Our commitment is total to the middle east peace process and to the road map being published. That is the clear commitment that has been given not only on our behalf, but on behalf of the President of the United States. Of course, both the Palestinian Authority and the Israeli Government can make their comments, but the road map is not simply a set of principles, but a detailed process for reaching the point of establishing a viable Palestinian state and an Israel that is confident of its security and recognised by all its neighbours. We are totally committed to ensuring that the road map is fulfilled.
Will the Prime Minister also reassure the House that he will maintain pressure, as he has already, on the American Administration to ensure that they continue to back the momentum for that process?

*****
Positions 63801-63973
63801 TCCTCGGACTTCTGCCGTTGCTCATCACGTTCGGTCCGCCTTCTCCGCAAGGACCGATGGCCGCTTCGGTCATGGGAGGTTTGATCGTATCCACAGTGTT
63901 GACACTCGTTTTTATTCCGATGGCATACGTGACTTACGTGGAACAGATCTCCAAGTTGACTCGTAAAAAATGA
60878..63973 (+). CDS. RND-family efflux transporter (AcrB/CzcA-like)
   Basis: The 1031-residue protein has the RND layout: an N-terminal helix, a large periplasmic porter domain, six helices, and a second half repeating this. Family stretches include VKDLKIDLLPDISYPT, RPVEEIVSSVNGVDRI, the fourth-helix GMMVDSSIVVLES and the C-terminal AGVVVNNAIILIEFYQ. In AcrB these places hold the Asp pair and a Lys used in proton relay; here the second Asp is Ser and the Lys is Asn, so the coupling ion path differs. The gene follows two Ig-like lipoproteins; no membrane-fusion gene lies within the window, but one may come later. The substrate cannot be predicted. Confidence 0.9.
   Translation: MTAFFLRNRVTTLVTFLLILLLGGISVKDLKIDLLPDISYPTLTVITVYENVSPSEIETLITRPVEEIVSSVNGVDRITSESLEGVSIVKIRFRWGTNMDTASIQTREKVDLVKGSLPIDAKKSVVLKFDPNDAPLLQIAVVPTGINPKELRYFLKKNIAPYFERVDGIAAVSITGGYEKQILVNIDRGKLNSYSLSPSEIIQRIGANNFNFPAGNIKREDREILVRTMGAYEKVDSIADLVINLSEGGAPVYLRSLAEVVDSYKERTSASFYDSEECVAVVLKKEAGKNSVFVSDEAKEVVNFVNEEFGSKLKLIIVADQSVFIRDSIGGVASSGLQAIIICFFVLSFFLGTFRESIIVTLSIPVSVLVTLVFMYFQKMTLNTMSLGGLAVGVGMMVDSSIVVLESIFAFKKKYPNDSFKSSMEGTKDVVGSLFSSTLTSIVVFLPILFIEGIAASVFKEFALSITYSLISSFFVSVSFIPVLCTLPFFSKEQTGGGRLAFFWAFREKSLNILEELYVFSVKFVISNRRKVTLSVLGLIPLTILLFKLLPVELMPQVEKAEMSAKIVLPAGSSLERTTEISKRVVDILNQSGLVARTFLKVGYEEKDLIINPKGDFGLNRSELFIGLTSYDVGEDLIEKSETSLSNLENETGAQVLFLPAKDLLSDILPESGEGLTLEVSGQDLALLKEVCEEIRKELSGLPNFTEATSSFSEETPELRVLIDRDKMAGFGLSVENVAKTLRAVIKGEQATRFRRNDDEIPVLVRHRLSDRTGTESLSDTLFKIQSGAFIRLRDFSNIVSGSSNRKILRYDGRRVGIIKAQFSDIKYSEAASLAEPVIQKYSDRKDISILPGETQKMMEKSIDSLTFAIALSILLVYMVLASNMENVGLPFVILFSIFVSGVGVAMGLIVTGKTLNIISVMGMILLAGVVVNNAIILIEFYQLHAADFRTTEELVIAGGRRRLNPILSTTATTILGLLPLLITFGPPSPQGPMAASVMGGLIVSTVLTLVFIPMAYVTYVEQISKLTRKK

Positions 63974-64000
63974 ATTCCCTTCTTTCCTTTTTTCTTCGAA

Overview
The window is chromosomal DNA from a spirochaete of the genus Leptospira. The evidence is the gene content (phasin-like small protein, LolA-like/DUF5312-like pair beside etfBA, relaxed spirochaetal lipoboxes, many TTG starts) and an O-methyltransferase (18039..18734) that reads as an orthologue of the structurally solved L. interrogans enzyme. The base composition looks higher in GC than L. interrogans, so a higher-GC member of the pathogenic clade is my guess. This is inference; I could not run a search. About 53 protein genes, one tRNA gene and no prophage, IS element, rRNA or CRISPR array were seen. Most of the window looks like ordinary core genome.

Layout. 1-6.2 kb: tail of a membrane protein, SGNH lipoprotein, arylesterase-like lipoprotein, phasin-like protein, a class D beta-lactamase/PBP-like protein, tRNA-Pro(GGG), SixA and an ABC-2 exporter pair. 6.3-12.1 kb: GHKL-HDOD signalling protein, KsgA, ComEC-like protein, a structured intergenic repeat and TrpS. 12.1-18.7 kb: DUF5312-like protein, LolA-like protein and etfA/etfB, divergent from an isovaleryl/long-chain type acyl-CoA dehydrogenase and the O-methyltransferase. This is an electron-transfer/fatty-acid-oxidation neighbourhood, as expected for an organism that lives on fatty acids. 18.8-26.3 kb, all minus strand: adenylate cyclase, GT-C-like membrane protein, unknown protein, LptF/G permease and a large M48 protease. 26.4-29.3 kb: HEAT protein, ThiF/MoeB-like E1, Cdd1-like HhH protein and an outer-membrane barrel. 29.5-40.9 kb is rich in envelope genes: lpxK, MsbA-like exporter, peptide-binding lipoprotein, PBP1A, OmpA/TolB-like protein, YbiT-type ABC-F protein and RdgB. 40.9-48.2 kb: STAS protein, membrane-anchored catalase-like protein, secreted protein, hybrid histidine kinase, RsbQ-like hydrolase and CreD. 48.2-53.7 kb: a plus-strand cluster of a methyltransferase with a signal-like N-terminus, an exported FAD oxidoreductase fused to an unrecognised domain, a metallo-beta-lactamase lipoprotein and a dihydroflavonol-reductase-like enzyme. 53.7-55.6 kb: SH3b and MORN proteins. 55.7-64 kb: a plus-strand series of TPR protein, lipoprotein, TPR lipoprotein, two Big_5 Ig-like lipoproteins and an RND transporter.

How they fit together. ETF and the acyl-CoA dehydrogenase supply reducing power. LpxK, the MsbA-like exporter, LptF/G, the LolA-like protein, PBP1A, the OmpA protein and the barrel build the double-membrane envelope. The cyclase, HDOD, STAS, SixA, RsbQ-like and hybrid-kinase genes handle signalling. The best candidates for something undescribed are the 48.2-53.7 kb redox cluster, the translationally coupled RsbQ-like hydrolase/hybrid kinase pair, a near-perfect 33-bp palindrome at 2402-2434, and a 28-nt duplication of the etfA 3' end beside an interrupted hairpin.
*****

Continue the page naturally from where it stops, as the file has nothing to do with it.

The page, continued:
It is worth quoting what the President of the United States said last Friday on that subject because it indicates the degree of commitment that he has given. He said:
He went on to say:"The government of Israel, as the terror threat is removed and security improves, must take concrete steps to support the emergence of a viable and credible Palestinian state, and to work as quickly as possible toward a final status agreement."
He then said:"We expect … a Palestinian Prime Minister will be confirmed soon. Immediately upon confirmation, the road map for peace will be given to the Palestinians and the Israelis."
That is his commitment and my commitment, and we will work hard to ensure that it is delivered."America is committed, and I am personally committed, to implementing our road map toward peace."
It is widely reported in today's newspapers that the United States intends to use a new bomb that will melt the Iraqi communications systems. Will this bomb also melt the equipment that is used in hospitals and that runs the water and electricity supplies in Baghdad? Will the Prime Minister assure us that it does not melt people?